In New Orleans there used to be a local pastry shop known as McKenzie’s Bakery, just about every neighborhood in the city had one. You could drive to Algiers, Gretna, Uptown, Downtown, Mid-City, Metairie, Gentilly, Westwego, or the Lakefront and you could find one of the 47 or so locations. For over sixty-five years, the New Orleans culinary landscape shaped by their popular desserts, pastries and baked goods, yet the love affair would eventually come to an end. In May of 2000, the Entringer family announced that the company was closing up all their shops, but there was a short sigh of relief when a new owner announced plans to re-open some of the store locations, however within a year, they too filed for bankruptcy and by 2001, McKenzie’s Bakery had closed it doors forever. Some of the old locations have been converted to new businesses and some of the old neon remains, as in The Creole Creamery location in Uptown New Orleans.
Some of the beloved treats that McKenzie’s were famous for were the pastry shells, or in the New Orleans vernacular, called “patty shells”. These are small vol au vent brioche-like pastry shells fresh baked and sold by the dozen. The shops had a time keeping up with them around the holidays and during Carnival (Mardi Gras). Several catering menus around town included these on holiday fare, and would feature such savory items as Oyster Patties, Bienville Patties or Rockefeller Patties (all served warm), or even dessert patties with chocolate mousse or with fruit custards too. McKenzie’s were also famous for their ladyfingers, buttermilk drops, Blackout Cake, wine cakes, King Cake, Halloween Cookies and the Chocolate Turtle Cookies featured in this post. And one of Monique’s all time favorite McKenzie’s Bakery favorites is these little baked cookie morsels with pecans and chocolate frosting, she will be surprised when she finds about 4 dozen of them in the kitchen today.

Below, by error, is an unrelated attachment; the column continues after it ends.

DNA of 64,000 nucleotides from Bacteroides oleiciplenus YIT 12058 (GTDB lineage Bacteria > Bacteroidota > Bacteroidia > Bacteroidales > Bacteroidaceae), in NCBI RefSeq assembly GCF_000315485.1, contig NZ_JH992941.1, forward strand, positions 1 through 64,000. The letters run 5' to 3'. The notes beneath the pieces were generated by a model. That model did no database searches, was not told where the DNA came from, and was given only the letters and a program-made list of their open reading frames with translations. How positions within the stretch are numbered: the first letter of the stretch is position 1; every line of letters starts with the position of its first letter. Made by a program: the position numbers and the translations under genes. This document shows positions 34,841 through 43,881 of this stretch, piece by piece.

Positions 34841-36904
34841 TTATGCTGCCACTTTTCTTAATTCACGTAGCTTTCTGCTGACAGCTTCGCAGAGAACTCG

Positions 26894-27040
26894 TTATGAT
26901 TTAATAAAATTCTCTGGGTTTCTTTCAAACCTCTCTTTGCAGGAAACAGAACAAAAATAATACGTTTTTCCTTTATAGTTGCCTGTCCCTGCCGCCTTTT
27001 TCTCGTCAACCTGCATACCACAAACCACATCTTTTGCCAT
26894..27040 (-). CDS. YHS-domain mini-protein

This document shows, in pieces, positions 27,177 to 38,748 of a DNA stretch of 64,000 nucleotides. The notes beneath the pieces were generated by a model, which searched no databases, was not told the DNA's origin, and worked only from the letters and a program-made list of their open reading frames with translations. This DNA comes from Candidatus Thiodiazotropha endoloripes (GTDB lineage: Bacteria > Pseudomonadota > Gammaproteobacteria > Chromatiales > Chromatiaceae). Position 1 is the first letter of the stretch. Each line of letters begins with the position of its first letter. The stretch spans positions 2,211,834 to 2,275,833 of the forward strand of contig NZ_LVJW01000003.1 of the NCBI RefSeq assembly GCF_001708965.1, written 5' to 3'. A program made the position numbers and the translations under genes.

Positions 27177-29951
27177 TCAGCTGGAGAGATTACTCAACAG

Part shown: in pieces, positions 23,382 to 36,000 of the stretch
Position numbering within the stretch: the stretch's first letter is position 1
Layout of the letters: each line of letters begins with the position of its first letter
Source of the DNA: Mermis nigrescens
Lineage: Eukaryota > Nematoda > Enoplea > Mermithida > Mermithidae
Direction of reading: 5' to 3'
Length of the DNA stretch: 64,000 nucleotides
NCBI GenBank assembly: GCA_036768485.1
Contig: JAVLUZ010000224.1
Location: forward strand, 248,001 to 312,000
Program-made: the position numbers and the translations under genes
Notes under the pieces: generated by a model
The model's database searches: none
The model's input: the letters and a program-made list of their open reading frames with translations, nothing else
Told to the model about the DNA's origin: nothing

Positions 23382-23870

On December 11, 2008 National Public Radio broadcast a segment with an interview of Marcelle Bienvenue, co-author of the book Cooking Up A Storm, click on the link where you can read more about the book. This book is a great tribute to the city of New Orleans and the rich food heritage that continues to flourish four years after Hurricane Katrina. The recipes lost and found by the local newspaper The Times-Picayune is a response to the post-Katrina community pulling together lost recipes through the food section entitled “Exchange Alley” where folks traded lost and found recipes.
One if the beloved recipes in the book are a very close version of McKenzie’s Turtle Cookies, found on page 294 and reproduced here with a few minor variations. There is also another variation of this recipe discovered during a short Internet research and may try that one out later…for now…here is the McKenzie’s Turtle Cookie recipe…brought back to life again!
Note: Click on thumbnail images for a larger view.
|¾||Cup||Butter, unsalted, room temperature (1 ½ sticks)|
|1 ¾||Cups||All-purpose flour|
|1 ½||Tsp||Baking powder|
|2||Oz||Chocolate, unsweetened, (2 squares)|